REMOTE CONTROL | DANTON REMOTO | 02/03/2010 1:04 AM
Views and analysis
(This is a shortened version of the 26-page petition filed by Ang Ladlad before the Supreme Court last Dec. 5 to reverse the Comelec ruling. The counsels were Attorneys Nicolas Pichay, Clara Rita Padilla, and Ibarra Gutierrez.)
Suddenly, we are back in the Middle Ages! The Comelec Resolution denying accreditation for Ang Ladlad to run under the party-list system is an example of society’s marginalization of lesbians, gays, bisexuals, transgender (LGBT). The Resolution demonizes the LBGT community by accusing us of indulging in imaginary acts of immorality that the Comelec deems as “a threat to the youth.” More importantly, the resolution violates rights guaranteed under the Constitution and laws of universal application.
Thus, Ang Ladlad filed a Petition for Certiorari with application for a writ of preliminary mandatory injunction, to the Supreme Court last Dec. 5. We are asking the Supreme Court to annul the Comelec Resolution dated 11 November denying the accreditation of Ang Ladlad and the Resolution dated 17 December 2009 denying our Motion for Reconsideration. The issues, especially on the application for an injunction, must also be settled soon, given the 25 January 2010 deadline for the printing of ballots.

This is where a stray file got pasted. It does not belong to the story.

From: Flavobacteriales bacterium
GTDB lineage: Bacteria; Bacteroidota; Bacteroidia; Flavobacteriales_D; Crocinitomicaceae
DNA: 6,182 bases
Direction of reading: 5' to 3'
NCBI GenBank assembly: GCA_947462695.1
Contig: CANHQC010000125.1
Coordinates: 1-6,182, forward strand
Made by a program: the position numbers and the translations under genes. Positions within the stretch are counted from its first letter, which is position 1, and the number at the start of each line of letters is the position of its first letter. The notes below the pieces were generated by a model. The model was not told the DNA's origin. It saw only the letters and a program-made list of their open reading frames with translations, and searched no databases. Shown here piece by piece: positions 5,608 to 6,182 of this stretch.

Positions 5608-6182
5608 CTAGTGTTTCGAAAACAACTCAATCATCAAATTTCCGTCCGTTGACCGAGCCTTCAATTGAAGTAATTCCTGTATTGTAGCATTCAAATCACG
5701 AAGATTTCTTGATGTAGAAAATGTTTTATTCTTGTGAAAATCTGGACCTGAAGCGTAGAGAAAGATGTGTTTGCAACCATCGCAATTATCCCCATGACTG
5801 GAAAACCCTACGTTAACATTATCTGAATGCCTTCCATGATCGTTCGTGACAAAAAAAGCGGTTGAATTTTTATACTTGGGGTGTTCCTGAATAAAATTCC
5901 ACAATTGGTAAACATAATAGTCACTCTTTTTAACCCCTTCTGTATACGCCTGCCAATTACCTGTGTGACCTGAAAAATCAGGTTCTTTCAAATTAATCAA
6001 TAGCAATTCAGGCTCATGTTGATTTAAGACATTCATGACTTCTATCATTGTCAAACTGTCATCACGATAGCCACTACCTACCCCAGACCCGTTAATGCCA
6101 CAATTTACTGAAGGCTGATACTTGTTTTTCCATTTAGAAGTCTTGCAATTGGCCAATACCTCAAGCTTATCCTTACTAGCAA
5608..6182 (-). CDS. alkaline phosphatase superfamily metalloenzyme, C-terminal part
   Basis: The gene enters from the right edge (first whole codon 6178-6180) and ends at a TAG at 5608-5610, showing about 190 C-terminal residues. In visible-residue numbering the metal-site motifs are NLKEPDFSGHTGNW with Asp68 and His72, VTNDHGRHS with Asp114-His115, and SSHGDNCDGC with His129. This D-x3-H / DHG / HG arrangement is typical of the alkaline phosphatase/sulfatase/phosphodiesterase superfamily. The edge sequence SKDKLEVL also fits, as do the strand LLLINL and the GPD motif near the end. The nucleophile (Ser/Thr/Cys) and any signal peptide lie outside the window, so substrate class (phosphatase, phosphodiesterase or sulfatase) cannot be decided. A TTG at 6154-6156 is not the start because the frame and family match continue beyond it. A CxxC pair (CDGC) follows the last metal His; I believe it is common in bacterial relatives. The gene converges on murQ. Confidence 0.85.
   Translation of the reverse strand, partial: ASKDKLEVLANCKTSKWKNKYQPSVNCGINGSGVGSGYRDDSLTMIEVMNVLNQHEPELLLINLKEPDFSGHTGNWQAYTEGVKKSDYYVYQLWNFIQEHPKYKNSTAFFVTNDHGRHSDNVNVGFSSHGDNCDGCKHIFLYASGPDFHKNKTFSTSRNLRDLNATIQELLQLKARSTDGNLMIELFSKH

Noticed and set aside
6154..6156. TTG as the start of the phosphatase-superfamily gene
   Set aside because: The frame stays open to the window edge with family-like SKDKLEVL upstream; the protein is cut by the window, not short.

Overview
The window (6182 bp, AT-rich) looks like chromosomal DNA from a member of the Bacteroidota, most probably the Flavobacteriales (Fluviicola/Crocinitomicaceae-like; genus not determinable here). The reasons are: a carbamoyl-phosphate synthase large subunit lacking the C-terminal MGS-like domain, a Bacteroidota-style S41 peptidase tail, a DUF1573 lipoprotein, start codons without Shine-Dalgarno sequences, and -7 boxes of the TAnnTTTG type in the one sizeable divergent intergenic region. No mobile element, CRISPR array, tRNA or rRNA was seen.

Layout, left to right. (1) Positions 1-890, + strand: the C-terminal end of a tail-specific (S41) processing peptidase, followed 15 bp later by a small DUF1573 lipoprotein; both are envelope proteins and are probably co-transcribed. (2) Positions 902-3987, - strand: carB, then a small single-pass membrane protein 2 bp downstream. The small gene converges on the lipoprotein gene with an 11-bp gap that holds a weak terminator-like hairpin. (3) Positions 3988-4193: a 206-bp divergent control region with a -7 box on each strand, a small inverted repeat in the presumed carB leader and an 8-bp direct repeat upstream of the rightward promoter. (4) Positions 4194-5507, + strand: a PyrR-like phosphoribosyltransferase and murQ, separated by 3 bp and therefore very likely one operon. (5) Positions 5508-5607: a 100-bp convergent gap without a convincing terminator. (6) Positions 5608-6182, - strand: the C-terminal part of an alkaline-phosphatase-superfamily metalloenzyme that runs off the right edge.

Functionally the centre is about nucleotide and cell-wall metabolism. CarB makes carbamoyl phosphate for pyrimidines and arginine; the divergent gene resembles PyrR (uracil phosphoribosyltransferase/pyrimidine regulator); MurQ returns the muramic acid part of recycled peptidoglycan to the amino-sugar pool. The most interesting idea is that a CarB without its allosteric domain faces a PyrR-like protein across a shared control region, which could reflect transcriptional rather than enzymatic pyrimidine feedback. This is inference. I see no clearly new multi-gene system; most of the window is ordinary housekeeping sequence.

The Facts At Hand
Ang Ladlad is an organization of men and women who self-identify as lesbians, gays, bisexuals or trans-gendered individuals.
On 17 August 2009, Ang Ladlad applied for party-list accreditation with the Comelec. In a hearing conducted on 24 September 2009 before the Comelec Second Division, Professor Remoto testified. He presented evidence to prove Ang Ladlad’s : 1) SEC registration; 2) The number and location of its members; 3) That it is a marginalized group within the intendment of the law; and 4) possession of all other qualifications/lack of any disqualification.
In its Resolution, the Second Division declared that although the organization has complied with all the requirements needed for accreditation under the party-list system, Ang Ladlad is being denied accreditation because it tolerates immorality. Proof? The Comelec cited passages from the Holy Bible and the Koran, adding that Ang Ladlad offended religious beliefs.